Consultants hired to aid in park planning

Posted by on Mar 24, 2016 in Uncategorized | 0 comments

Town selects designers to aid in park restoration For release: March 1, 2016 For further information: Sallie Riggs, 508 314-4801, sriggs@bfdconline.org The Town of Bourne has selected Brown, Richardson and Rowe, a landscape architecture firm, to assist in the design of its Main Street Buzzards Bay park. Brown, Richardson is partnering with Stantec for project engineering. Bracken Engineering, a Buzzards Bay firm, was also contracted for the existing conditions survey. The park restoration and upgrade project is a multi-year undertaking with the goal of creating a town park that offers a variety of recreational opportunities to residents and visitors of all ages and all abilities, an inclusive park. The existing conditions work has begun with the drilling of test pits and a survey of the existing park. Initial concepts have been developed (see attached) and Schematic Design is expected to be complete in early April. The team of professionals was identified through a Request for Qualifications process in the late fall. Brown, Richardson was selected from nine applications and contract negotiations were completed in January. A year ago the Bourne Board of Selectmen asked the Main Street Steering Committee to make recommendations on how to improve the park as part of the downtown revitalization program. The area is the first thing one sees when entering Bourne from Wareham on Main Street. An on-line survey of town residents gathered information on what features people would like to see in a restored park. Highest on the list were a movie screen, a playground, seasonal ice skating, and a splash park. Park planners are committed to making the play areas inclusive and have added the availability of Wi-Fi service to the list of features. Selectmen endorsed a concept plan in February 2015 and in May 2015 voters at Bourne Town Meeting approved the use of $350,000 in Community Preservation Act funds to begin the restoration project. The total restoration and upgrade is expected to cost about $1.5 million with support coming from additional CPA funds and state and federal grants. The park is on Main Street and can be accessed from the Cape Cod Canal bike...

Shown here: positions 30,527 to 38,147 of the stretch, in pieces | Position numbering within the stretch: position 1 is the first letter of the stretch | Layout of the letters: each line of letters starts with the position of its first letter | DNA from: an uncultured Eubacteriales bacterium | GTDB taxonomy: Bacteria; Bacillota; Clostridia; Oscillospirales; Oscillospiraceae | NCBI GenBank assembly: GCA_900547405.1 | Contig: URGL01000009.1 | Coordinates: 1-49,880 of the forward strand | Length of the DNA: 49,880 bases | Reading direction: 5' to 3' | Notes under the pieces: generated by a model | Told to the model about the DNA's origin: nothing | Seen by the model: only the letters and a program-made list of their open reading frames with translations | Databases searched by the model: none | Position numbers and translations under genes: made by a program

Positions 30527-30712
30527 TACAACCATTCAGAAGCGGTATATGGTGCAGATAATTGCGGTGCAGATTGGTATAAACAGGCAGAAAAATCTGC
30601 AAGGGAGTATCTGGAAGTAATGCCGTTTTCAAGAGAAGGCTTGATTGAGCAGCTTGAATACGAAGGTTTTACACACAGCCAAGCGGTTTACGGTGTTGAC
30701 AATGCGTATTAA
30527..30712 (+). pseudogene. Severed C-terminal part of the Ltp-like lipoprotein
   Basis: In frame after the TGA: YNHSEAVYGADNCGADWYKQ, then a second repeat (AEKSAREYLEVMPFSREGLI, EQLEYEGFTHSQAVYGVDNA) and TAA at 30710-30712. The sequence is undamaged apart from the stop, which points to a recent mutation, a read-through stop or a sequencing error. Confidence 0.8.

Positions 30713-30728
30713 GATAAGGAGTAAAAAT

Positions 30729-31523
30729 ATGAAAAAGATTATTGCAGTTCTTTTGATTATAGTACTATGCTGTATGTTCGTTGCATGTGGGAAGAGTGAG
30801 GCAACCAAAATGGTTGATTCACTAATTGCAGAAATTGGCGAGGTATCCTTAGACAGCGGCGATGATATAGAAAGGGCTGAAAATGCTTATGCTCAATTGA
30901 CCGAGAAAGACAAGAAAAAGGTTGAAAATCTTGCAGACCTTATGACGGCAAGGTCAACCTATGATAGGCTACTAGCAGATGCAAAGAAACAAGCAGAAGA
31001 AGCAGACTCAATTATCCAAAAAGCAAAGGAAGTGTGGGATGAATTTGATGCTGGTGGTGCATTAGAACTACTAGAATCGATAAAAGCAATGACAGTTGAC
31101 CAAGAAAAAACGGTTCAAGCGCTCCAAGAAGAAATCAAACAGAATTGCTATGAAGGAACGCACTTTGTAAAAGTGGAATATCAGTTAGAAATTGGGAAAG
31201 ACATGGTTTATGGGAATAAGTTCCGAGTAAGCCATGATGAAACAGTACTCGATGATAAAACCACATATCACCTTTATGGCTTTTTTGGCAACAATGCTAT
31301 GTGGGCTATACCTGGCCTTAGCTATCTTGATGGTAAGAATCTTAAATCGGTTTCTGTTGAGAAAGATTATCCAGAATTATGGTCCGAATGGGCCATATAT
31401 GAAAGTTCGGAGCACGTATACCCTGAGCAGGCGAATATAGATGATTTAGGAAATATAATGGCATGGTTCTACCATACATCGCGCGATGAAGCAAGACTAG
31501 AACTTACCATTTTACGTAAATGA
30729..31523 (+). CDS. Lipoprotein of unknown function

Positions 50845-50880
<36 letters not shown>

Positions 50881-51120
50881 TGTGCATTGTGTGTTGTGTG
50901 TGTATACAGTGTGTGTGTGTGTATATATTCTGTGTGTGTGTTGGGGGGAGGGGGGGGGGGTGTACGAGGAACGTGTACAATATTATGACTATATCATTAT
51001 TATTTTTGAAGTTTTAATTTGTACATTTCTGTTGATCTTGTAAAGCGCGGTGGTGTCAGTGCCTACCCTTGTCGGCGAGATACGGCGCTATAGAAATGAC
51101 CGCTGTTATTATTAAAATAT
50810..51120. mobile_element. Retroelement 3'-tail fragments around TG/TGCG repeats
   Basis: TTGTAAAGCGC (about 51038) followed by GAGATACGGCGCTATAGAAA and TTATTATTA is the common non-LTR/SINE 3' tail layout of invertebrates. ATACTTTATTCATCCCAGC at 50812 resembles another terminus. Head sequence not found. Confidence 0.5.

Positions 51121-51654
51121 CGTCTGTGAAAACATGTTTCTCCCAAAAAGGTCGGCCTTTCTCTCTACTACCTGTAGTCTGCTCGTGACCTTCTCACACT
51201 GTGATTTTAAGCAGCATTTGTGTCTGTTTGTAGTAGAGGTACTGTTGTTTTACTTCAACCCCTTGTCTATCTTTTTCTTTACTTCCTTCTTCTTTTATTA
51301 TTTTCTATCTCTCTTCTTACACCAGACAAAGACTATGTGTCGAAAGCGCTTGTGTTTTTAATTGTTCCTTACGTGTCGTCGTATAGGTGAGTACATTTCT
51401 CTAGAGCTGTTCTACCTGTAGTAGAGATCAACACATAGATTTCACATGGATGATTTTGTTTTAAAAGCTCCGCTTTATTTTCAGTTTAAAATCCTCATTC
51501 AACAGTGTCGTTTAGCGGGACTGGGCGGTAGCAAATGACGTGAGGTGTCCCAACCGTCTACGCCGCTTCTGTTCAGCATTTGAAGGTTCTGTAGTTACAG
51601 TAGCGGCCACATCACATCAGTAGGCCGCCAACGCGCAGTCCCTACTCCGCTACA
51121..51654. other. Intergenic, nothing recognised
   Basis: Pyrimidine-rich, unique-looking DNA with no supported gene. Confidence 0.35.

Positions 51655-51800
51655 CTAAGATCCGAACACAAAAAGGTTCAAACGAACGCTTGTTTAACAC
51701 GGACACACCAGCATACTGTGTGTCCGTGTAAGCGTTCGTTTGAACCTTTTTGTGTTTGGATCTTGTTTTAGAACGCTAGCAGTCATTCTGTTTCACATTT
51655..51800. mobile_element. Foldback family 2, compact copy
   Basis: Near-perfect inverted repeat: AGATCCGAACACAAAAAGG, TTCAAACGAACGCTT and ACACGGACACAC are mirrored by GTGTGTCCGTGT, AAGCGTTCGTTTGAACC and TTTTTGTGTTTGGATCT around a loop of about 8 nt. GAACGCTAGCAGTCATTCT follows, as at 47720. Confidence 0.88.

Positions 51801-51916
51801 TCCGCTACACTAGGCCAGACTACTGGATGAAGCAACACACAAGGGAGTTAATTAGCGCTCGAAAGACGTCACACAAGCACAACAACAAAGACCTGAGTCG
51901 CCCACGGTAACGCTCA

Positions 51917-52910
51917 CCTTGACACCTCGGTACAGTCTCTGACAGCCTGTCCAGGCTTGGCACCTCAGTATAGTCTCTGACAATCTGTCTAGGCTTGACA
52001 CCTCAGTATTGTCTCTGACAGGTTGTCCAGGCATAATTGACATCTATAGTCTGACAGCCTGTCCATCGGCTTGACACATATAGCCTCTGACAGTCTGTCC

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Ribbon-cutting Celebrates New Major Development

Posted by on May 28, 2015 in Bourne's Downtown | 0 comments

The first project in Bourne’s Downtown Growth Incentive Zone was celebrated with a ribbon-cutting ceremony in July. Keystone Place at Buzzards Bay, a senior living community, was ready for residents about 15 months after a February 2014 ground breaking. The four-story building includes 106 market‐rate residential units: 31 for independent living, 55 for assisted living and 20 for memory care. The development also includes both underground and above ground parking, several dining rooms and kitchens, indoor hospitality areas and outdoor amenities, and is next to accessible paths in the new downtown conservation area leading to the Cape Cod Canal. The building is designed to conform with the Downtown District Zoning By-laws that were adopted by an overwhelmingly positive Town Meeting vote and with the architectural standards and guidelines also adopted by an overwhelmingly positive Town Meeting vote. It has been designed to meet the Town’s interest in smart growth principles and low impact design. The project is expected to bring about 100 new year-round jobs to Bourne’s Downtown, increase tax revenues to the Town and bring visitors – relatives and friends of the residents – who will purchase goods and services. People interested in living at Keystone Place may call 774 302-4539 for more...